Digestive Disorders

There are some digestive disorders that can cause pica along with anemia such as gastritis, IBD, and even worms. If you think stick eating is health-related, then we suggest scheduling a vet appointment for your furry friend.


Sometimes your dog is just hungry, and the stick smells pretty good. If this is the issue, it’s a quick fix. What you don’t want is to underfeed your dog and have him look for food elsewhere and ingest something dangerous.

Behavioral Problems

Chewing on sticks can be seen as a type of destructive behavior, and a big reason for this is behavioral issues. A bored dog will definitely get up to mischief, which includes stick eating. If you suspect the problem is behavioral, then hiring a dog trainer could help.

The Dangers of Chewing Sticks

Dog Dangerously Eating Stick
Image by Photo by the happiest face =) on Pexels

As we mentioned, stick eating can be a dangerous habit and cause internal and external injuries. Not every stick is a problem, and as we said before, aside from the components, the size also matters. Smaller sticks can become a choking hazard but large ones can splinter. The three biggest risks you may face if you let your dog eat sticks are:

  • Dental

Dental issues include damage done to your dog’s mouth, teeth, and gums

  • Digestive

Digestive issues are what you face if a piece punctures or perforates your dog’s organs.

  • Illness

Illness associated with stick chewing includes ingesting dangerous substances that may be on the stick.

What Should I Do If My Dog Eats a Stick?

Person Watching a Dog Eat Stick
Photo by Artem Beliaikin on Pexels

The best remedy is definitely prevention, but accidents happen. If it’s a very tiny piece, then your dog will most likely be fine. You can call your vet, but they mostly tell you to monitor your dog for the next few hours and see if there are any signs of upset.

While you’re watching your dog, check to see these signs:

  • Pain – a very obvious sign that your dog may need a vet visit is if he’s showing signs of pain after eating a stick.
  • Bleeding – any sort of bleeding from the mouth could mean the stick he ate punctured something. If it’s been a while and the stick should be passing through your dog’s system and you notice blood, then that’s a good sign that there is an internal injury.
  • Vomiting – Vomiting can be a good thing if your dog gets the stick out, but if you notice that he’s vomiting up blood and the stick is nowhere to be seen, then it could be lodged somewhere inside.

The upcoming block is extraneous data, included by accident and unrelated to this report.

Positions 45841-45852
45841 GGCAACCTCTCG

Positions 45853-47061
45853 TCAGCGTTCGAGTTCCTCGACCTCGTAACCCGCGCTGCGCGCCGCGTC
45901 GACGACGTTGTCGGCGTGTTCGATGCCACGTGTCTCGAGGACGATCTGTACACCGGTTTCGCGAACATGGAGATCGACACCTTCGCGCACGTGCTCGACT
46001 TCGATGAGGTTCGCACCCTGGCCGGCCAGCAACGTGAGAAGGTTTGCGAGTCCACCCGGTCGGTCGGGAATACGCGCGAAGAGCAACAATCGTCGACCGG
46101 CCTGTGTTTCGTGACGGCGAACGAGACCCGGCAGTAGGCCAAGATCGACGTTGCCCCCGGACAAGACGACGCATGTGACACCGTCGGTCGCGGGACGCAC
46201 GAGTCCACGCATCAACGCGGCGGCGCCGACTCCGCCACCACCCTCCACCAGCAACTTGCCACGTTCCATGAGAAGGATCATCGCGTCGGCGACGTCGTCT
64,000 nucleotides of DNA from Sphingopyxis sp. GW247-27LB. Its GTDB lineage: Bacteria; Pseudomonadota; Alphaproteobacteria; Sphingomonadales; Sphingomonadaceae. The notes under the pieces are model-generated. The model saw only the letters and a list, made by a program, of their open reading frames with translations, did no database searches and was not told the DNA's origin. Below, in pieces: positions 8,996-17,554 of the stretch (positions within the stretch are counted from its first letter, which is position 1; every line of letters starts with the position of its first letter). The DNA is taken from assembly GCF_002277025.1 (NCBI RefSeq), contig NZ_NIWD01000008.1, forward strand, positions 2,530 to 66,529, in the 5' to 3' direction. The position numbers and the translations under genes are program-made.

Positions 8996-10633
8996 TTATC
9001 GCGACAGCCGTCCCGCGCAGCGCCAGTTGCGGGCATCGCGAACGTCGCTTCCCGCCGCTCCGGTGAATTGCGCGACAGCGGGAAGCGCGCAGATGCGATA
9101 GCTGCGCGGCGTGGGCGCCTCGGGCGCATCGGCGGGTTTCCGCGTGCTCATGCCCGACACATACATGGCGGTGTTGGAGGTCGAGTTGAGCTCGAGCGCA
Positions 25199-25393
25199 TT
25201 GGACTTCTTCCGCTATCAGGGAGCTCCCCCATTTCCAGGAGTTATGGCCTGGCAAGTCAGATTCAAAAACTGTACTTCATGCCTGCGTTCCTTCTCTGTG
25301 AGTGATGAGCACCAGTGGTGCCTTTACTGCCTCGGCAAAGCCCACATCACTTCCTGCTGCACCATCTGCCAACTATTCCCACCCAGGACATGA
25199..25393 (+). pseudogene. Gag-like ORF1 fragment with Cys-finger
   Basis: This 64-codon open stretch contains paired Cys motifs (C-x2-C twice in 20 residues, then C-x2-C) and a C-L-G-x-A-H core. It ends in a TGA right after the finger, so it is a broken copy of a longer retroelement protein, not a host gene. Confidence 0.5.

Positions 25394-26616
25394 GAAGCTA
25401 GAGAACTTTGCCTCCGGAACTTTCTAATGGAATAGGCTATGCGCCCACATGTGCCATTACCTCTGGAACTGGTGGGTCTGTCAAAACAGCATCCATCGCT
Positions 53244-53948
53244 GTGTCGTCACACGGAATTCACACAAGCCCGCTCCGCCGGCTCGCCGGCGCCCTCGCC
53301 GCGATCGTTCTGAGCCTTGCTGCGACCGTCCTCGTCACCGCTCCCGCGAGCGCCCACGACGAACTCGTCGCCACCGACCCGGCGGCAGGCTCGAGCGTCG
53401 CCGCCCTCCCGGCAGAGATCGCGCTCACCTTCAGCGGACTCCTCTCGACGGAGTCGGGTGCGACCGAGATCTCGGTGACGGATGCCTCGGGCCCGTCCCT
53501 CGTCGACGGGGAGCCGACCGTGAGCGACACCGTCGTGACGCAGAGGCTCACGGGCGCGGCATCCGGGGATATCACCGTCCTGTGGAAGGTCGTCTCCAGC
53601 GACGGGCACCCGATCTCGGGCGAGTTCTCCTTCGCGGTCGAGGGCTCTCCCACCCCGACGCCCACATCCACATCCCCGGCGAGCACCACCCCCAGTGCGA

• Issues Pooping or Diarrhea – If there is anything strange going on with your dog’s poops such as straining to poo or diarrhea, then you know the stick impacted him.
  • Other Odd Behaviors – If your dog is doing anything out of the ordinary, then give your vet another call just to be sure.

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Don’t panic and try to manually induce vomiting in your dog, because it could cause more harm than good. You shouldn’t try to do this unless instructed to do so by a professional.

How to Stop Your Dog From Eating Sticks: A Steps-by-Step

Training A Dog to Stop Eating Sticks Using the Drop It or Leave It Method
Photo by Mali Maeder

We covered the why, and what to do after your dog eats a stick, but what about a prevention plan? That’s what we have up next.

Dogs chew sticks, and it’s quite common. You have your work cut out for you that will require time and effort. But it will definitely be worth it to keep your dog safe.

Keep Sticks Away

One of the best and easiest ways to manage your dog’s stick eating is to manage his environment. Remove any and all temptation from your dog’s view and voila! The problem is gone. Don’t just do this in your yard, but physically remove sticks on the road or in the park, and anywhere your dog can get into.

Keep a Close Eye on Your Dog

If you’re out and about with your dog in a space that is bound to have sticks, keep a close eye on him. Make sure your dog is always within your sights. Keeping your pooch leashed is a good way to keep him close. You should generally keep an eye on your pooch no matter where you are, especially if you have a puppy.

Your dog should prove to you over time what he can or cannot be trusted with. You could eventually get to a phase where you live in harmony without the need for much supervision, but until then, keep your eyes on your dog!